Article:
Miss Seeton Draws the Line
Heron Carvic, Phyllida Nash (narrator)
Miss Seeton is most embarrassed . . .
Her every attempt at a portrait of little Effie Goffer has become a chilling picture of a corpse. Is Miss Seeton actually drawing a clue to a series of child murders in rural England?
Scotland Yard thinks so, and wants Miss Seeton to turn from sketching . . . to catching a killer skilled in a very deadly art.
Retired art teacher Miss Seeton steps in where Scotland Yard stumbles. Armed with only her sketch pad and umbrella, she is every inch an eccentric English spinster and at every turn the most lovable and unlikely master of detection.
What people are saying about Miss Seeton:
“Miss Seeton is a hoot! I was torn between laughter and eye rolling with each page turn. The characters are loveable and thoroughly British. This is a perfect specimen of classic British mystery.“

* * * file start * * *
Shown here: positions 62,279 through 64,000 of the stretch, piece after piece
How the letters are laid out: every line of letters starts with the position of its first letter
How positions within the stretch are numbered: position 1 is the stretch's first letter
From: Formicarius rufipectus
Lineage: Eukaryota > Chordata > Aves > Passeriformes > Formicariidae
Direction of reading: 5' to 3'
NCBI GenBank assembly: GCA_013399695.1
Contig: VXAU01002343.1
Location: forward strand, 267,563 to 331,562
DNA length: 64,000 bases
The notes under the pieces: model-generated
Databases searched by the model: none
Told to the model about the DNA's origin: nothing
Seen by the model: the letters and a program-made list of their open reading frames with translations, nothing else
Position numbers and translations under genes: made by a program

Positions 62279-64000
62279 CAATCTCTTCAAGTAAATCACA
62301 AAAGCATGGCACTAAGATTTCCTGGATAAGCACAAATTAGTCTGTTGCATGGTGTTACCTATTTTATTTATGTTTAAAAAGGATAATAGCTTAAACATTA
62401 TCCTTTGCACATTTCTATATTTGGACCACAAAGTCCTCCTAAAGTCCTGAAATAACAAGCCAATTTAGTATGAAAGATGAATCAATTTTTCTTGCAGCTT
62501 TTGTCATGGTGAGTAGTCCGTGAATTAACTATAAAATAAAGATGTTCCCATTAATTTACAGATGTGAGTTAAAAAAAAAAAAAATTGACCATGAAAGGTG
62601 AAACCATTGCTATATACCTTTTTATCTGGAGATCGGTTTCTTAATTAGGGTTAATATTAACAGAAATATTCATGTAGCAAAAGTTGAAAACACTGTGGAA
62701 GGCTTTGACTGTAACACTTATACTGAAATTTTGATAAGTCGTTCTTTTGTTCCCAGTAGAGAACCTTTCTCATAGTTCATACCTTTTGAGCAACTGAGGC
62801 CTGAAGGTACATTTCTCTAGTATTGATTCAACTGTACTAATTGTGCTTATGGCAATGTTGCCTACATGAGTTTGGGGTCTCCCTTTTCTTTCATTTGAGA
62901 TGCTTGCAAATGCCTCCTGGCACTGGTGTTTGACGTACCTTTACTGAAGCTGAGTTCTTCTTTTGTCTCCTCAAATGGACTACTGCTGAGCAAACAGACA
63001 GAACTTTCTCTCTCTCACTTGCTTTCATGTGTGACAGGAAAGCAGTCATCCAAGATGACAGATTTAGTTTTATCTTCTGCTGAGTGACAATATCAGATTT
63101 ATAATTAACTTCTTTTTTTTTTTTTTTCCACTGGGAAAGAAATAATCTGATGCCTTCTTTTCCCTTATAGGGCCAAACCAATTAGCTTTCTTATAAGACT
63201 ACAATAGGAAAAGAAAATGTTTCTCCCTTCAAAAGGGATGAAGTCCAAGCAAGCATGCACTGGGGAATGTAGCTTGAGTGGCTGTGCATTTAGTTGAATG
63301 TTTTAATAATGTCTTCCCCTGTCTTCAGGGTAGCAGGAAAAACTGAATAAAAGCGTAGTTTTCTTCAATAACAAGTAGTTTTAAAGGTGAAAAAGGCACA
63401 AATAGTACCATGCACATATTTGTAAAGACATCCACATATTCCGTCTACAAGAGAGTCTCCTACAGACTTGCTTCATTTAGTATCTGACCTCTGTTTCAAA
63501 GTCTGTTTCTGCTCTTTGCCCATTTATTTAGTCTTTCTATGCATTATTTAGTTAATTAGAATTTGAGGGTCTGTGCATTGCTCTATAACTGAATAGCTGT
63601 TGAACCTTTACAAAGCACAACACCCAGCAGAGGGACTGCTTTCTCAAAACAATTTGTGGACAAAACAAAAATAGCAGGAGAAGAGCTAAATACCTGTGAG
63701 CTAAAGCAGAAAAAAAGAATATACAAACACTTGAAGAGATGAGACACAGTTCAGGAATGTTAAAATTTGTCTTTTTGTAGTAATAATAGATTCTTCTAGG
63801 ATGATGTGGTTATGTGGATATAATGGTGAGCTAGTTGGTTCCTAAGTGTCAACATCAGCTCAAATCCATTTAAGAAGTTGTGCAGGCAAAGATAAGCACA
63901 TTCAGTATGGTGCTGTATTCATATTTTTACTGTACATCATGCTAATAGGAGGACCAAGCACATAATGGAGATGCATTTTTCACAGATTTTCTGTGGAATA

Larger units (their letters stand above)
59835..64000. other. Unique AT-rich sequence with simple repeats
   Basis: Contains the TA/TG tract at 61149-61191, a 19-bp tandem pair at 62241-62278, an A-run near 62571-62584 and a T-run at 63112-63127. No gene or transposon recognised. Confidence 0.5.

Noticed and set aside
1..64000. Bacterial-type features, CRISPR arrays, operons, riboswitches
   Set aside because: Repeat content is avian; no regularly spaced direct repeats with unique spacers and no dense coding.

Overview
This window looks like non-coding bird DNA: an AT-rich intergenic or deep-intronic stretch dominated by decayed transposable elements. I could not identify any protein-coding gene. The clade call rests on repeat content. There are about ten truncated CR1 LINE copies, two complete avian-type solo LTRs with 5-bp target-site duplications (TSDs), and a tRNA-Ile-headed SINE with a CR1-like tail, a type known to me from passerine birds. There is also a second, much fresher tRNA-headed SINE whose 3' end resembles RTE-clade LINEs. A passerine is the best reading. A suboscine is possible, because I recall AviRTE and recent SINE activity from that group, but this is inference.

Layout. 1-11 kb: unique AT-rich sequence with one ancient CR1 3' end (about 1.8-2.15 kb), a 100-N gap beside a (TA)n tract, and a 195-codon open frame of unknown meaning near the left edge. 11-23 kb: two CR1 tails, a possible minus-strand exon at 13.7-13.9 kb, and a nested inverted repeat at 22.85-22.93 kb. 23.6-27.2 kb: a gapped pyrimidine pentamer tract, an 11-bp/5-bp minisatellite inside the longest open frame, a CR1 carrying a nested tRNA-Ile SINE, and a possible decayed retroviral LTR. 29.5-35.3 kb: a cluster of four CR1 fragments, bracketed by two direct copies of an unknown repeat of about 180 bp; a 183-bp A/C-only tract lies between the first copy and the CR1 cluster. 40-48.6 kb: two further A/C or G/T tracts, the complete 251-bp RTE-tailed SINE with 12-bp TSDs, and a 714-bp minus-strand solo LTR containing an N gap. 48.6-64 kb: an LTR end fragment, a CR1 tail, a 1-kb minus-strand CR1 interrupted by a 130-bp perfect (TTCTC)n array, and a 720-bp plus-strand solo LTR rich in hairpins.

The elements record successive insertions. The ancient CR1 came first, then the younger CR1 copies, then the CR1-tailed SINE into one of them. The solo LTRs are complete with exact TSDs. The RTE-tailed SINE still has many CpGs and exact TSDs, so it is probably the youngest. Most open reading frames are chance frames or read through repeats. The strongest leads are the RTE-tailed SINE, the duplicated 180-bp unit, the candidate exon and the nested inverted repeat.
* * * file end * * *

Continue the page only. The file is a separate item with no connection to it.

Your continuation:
“What a joy Miss Seeton is. Why did I wait so long to read them? Splashy characters, lovely setting, and just plain funny.”
“I’ve become a Miss Ess addict. Great characters that get better with each book. A must for anyone who loves a good British cozy with a twist, and surprising revelations of what a good brollie can do in a pinch.”
“What a great series. This is one of the best in English light reading mysteries.”
“Miss Seeton is a delightful sendup of the amateur sleuth. If your doctor has prescribed laughter as the best medicine, run and buy the entire series as fast as you can.”
“A most beguiling protagonist!” New York Times
“Miss Seeton gets into wild drama with fine touches of farce . . . This is a lovely mixture of the funny and the exciting.” San Francisco Chronicle
“This is not so much black comedy as black-currant comedy . . . You can’t stop reading. Or laughing.” The Sun
“Depth of description and lively characters bring this English village to life.” Publishers Weekly
“Fun to be had with a full cast of endearingly zany villagers . . . and the ever gently intuitive Miss Seeton.” Kirkus Reviews
“Miss Seeton is the most delightfully satisfactory character since Miss Marple.” Ogden Nash